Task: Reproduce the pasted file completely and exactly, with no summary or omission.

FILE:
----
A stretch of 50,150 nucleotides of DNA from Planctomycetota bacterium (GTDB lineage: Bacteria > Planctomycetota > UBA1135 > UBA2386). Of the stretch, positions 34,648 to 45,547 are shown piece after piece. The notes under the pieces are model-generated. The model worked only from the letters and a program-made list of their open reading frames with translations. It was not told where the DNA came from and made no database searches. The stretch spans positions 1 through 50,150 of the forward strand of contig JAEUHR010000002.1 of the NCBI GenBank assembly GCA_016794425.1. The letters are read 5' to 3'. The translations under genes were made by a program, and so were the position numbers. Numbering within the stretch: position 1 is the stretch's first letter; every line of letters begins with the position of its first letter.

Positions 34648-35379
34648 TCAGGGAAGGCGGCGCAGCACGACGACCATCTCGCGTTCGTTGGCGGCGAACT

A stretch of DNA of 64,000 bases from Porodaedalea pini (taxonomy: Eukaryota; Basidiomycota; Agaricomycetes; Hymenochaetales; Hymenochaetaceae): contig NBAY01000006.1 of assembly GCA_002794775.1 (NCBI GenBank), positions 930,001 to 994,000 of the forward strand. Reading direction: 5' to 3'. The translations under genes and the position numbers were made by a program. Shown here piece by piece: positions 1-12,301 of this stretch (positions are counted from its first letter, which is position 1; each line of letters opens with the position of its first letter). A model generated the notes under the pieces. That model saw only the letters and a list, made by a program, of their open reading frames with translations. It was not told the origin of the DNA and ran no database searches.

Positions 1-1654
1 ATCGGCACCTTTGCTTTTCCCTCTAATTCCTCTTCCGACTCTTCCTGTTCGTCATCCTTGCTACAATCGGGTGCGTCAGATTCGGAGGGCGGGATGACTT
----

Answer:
A stretch of 50,150 nucleotides of DNA from Planctomycetota bacterium (GTDB lineage: Bacteria > Planctomycetota > UBA1135 > UBA2386). Of the stretch, positions 34,648 to 45,547 are shown piece after piece. The notes under the pieces are model-generated. The model worked only from the letters and a program-made list of their open reading frames with translations. It was not told where the DNA came from and made no database searches. The stretch spans positions 1 through 50,150 of the forward strand of contig JAEUHR010000002.1 of the NCBI GenBank assembly GCA_016794425.1. The letters are read 5' to 3'. The translations under genes were made by a program, and so were the position numbers. Numbering within the stretch: position 1 is the stretch's first letter; every line of letters begins with the position of its first letter.

Positions 34648-35379
34648 TCAGGGAAGGCGGCGCAGCACGACGACCATCTCGCGTTCGTTGGCGGCGAACT

A stretch of DNA of 64,000 bases from Porodaedalea pini (taxonomy: Eukaryota; Basidiomycota; Agaricomycetes; Hymenochaetales; Hymenochaetaceae): contig NBAY01000006.1 of assembly GCA_002794775.1 (NCBI GenBank), positions 930,001 to 994,000 of the forward strand. Reading direction: 5' to 3'. The translations under genes and the position numbers were made by a program. Shown here piece by piece: positions 1-12,301 of this stretch (positions are counted from its first letter, which is position 1; each line of letters opens with the position of its first letter). A model generated the notes under the pieces. That model saw only the letters and a list, made by a program, of their open reading frames with translations. It was not told the origin of the DNA and ran no database searches.

Positions 1-1654
1 ATCGGCACCTTTGCTTTTCCCTCTAATTCCTCTTCCGACTCTTCCTGTTCGTCATCCTTGCTACAATCGGGTGCGTCAGATTCGGAGGGCGGGATGACTT